Sidebar. Molecules and moles

Physics often involves the discussion on individual nuclides, atoms, or molecules. In the main text we trace the energy in nuclear fusion of individual protons. Chemistry more commonly treats macroscopic quantities such as grams and moles. A mole of anything is a fixed number of them, Avogadro’s number, symbolized as N0. That’s 6.022×1023 of them, a number challenging to comprehend even if well defined. It emphasizes the smallness of individual atoms. Twelve grams of carbon-12 is Avogadro’s number of them. Then the individual carbon atom has a mass of 12g/N0 = 1.993×10-23 g.

Clearly, no one counted out that many atoms. There are various means of measuring N0. We can use physics to get the mass of individual atoms moving in a combined magnetic and electric field. The electric field imparts a velocity and the magnetic field bends it by a readily measured amount (the principle of mass spectrometry for lots of chemical identification).

Credit: National Institute of Standards and Technology

One literally shining example of the use of Avogadro’s number is in this sphere of isotopically pure silicon. The number of atoms in the sphere is known from its total volume and the volume occupied by an individual silicon atom in its crystal lattice. One then measures the mass of the whole sphere and calculates the kilogram as another fundamental unit. Multiplying the mass of the sphere by the ratio of N0/(calculated number of atoms) gives us 28 kilograms.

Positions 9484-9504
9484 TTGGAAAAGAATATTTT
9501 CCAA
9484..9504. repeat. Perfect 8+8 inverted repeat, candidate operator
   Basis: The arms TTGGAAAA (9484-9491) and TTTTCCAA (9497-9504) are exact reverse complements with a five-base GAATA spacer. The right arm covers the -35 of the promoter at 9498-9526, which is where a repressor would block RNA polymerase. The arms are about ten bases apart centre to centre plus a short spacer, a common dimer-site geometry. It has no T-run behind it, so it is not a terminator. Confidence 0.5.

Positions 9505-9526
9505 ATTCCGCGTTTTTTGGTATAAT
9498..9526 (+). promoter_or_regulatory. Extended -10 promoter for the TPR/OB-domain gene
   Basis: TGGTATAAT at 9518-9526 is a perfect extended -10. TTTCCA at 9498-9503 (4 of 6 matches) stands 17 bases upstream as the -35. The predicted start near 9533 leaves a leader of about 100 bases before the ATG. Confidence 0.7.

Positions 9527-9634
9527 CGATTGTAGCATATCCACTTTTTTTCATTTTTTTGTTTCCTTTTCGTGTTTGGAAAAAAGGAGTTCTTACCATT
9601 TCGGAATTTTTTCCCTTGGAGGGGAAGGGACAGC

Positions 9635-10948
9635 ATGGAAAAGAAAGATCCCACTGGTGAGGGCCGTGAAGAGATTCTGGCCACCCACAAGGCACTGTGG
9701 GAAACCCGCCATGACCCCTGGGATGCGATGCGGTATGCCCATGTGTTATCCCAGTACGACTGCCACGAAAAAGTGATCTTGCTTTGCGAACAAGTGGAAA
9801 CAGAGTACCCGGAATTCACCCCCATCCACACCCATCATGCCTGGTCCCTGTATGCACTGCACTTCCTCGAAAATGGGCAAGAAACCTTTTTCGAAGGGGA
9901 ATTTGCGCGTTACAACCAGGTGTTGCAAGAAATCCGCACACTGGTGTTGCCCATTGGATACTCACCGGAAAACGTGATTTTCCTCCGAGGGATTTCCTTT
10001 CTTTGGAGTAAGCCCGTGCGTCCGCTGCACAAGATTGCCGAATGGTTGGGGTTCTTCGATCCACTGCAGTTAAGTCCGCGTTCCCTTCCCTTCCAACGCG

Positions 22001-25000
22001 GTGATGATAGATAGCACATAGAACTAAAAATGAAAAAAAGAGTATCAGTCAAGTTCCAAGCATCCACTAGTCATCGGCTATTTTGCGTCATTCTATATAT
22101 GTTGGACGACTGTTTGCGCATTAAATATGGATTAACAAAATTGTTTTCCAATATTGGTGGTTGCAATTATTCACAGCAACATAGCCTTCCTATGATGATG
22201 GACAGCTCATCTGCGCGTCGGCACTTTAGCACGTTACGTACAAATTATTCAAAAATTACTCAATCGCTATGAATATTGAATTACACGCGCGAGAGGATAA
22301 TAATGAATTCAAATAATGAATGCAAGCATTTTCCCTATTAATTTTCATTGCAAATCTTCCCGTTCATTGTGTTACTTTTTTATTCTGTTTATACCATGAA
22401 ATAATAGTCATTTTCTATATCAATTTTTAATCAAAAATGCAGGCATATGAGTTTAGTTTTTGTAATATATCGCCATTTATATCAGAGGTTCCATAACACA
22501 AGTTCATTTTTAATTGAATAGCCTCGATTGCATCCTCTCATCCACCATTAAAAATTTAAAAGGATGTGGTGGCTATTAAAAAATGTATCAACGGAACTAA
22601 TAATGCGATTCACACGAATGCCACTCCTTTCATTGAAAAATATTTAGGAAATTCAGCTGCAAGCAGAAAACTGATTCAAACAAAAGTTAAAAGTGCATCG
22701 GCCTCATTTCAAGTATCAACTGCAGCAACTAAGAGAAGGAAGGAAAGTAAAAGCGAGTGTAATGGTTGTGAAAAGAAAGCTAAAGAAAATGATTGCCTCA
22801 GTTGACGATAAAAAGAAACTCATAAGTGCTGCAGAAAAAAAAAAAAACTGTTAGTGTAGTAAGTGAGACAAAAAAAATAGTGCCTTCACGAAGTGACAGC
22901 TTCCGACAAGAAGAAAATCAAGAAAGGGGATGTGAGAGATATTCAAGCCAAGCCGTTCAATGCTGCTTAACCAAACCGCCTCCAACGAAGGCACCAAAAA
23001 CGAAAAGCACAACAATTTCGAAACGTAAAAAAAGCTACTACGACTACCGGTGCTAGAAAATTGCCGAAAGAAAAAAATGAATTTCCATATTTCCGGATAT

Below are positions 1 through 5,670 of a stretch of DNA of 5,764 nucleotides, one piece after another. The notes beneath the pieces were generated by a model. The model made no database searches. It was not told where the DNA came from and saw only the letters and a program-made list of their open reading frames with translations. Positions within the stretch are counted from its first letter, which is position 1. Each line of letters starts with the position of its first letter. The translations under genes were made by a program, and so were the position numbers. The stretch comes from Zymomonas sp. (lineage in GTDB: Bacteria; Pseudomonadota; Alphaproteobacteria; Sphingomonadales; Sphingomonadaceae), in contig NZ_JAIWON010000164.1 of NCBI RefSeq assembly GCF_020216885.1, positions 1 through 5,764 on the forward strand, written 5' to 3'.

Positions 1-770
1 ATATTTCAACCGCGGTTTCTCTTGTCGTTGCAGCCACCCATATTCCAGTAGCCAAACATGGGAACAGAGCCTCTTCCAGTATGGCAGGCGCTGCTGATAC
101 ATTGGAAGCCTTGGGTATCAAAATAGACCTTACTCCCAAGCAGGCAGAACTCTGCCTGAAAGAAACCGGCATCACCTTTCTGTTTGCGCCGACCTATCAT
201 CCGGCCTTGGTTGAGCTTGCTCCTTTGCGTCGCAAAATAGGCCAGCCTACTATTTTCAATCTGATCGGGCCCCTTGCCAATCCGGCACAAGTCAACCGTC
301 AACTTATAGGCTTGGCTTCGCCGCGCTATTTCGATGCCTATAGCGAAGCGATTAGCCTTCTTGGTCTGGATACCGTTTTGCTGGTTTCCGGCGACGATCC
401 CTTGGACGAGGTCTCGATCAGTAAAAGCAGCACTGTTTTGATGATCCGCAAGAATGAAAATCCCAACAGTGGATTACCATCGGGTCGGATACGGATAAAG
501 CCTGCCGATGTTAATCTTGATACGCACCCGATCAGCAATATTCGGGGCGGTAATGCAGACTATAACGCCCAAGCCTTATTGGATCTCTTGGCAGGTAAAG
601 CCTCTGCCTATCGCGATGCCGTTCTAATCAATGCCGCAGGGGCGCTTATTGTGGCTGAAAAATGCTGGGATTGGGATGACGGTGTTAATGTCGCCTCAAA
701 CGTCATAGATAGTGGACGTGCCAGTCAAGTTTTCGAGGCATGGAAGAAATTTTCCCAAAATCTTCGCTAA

The new definition of the kilogram is not based on a single physical artifact that is kept in one place, such as the standard kilogram mass in Paris at the the International Bureau of Weights and Measures. That mass has also gained and lost tiny amounts of mass. The new kilogram is based on the Kibble balance. That’s not a device for measuring dog food but an intricate device that balances the force between two coils carrying electrical currents measurable with extreme accuracy. It can be replicated anywhere in the world with a high-tech lab and much money. Any system of metrology (measurement) must have several fundamental units chosen as fixed – that is, “rulers” in various dimensions of, say, mass, length, voltage, etc.. The variable old physical mass formerly taken as a fundamental constant now is replaced with a method that takes another item as fixed by definition, Planck’s constant. The precisions in modern standards and the intricacy of their measurement is worth a look in any of many sources, physical or electronic.

J. L. Lee, National Institute of Science and Technology

We have the concept of a mole of immaterial objects, the photons. In physiological ecology we measure the performance of plants using sunlight. Our unit of photon flux density is moles of photons per square meter per second. In our desert area that can reach 2200 micromoles (μmol) m-2 s-1. It would be quite tedious to record sextillions of photons.

The world’s oceans contain a bit more than 1/10 of an Avogadro’s number of moles of water (calculate it). It is amusing to calculate this oneself, using the mean depth of the oceans a 3682 m. However, no one uses units of moles of moles. We could name that unit the sunfish, whose zoological name is Mola mola. I have proposed also that Avogadro’s numbers of avocados is a guacamole.